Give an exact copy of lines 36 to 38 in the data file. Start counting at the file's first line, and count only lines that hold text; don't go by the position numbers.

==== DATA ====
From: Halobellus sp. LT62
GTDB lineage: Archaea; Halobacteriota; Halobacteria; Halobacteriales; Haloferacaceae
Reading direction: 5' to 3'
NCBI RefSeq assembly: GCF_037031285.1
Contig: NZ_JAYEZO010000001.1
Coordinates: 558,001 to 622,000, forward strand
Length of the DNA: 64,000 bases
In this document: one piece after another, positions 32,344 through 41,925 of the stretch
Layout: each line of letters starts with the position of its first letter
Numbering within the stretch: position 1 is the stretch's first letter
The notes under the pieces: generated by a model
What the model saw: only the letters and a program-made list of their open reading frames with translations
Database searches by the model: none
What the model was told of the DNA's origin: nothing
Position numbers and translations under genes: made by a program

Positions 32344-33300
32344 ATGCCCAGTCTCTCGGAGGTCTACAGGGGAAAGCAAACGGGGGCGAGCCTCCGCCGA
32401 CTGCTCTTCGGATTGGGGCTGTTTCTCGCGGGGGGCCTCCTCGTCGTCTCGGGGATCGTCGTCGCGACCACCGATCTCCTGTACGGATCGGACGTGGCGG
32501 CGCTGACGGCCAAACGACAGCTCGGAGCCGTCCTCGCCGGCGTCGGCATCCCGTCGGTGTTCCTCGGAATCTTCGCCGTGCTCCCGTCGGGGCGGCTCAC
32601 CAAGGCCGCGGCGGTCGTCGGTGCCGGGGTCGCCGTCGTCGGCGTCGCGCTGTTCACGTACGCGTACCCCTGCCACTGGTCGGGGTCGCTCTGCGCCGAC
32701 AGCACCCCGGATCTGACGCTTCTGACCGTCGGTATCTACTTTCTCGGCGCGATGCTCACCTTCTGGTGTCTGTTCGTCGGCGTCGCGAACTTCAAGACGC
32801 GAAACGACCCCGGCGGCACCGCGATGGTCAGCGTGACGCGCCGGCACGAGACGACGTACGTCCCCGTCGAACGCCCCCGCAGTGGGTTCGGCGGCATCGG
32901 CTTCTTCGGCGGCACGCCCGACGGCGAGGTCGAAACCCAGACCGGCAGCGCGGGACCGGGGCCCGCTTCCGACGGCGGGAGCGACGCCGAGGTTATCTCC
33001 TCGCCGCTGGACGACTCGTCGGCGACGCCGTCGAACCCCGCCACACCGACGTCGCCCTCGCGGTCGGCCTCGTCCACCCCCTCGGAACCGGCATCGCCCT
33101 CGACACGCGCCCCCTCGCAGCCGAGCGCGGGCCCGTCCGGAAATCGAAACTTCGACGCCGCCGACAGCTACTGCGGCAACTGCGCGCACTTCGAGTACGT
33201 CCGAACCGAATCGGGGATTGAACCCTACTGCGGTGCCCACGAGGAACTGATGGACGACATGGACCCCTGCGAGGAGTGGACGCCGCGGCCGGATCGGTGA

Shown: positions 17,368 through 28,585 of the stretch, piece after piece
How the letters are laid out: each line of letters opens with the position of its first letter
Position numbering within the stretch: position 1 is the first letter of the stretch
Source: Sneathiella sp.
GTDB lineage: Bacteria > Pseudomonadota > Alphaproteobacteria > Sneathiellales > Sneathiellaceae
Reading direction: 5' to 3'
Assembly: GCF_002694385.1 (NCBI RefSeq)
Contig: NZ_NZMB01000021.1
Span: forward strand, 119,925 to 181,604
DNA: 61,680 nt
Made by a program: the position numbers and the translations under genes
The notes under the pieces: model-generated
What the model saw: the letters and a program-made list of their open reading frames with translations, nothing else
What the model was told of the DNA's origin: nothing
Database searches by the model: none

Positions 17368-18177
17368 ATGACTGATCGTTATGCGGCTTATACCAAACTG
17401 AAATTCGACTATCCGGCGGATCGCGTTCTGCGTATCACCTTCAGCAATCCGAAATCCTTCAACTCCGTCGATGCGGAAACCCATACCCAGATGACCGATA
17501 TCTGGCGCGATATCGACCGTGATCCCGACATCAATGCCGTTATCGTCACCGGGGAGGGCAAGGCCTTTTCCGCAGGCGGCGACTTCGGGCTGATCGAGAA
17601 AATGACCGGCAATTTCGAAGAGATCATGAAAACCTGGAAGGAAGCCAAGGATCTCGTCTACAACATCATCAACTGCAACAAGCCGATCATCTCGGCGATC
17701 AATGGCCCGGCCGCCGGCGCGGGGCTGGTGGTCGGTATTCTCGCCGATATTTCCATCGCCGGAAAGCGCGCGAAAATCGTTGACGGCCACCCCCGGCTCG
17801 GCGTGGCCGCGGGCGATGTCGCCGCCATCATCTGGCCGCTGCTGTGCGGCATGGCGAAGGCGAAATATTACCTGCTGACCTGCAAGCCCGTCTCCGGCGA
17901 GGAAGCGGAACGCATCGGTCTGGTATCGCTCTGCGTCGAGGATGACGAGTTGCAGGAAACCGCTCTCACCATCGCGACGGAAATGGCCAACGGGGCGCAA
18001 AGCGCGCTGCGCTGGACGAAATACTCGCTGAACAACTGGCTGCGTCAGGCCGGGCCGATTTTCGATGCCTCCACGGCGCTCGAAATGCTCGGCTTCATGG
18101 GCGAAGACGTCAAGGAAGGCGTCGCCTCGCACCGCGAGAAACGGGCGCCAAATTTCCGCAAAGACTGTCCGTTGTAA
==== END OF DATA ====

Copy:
DNA: 61,680 nt
Made by a program: the position numbers and the translations under genes
The notes under the pieces: model-generated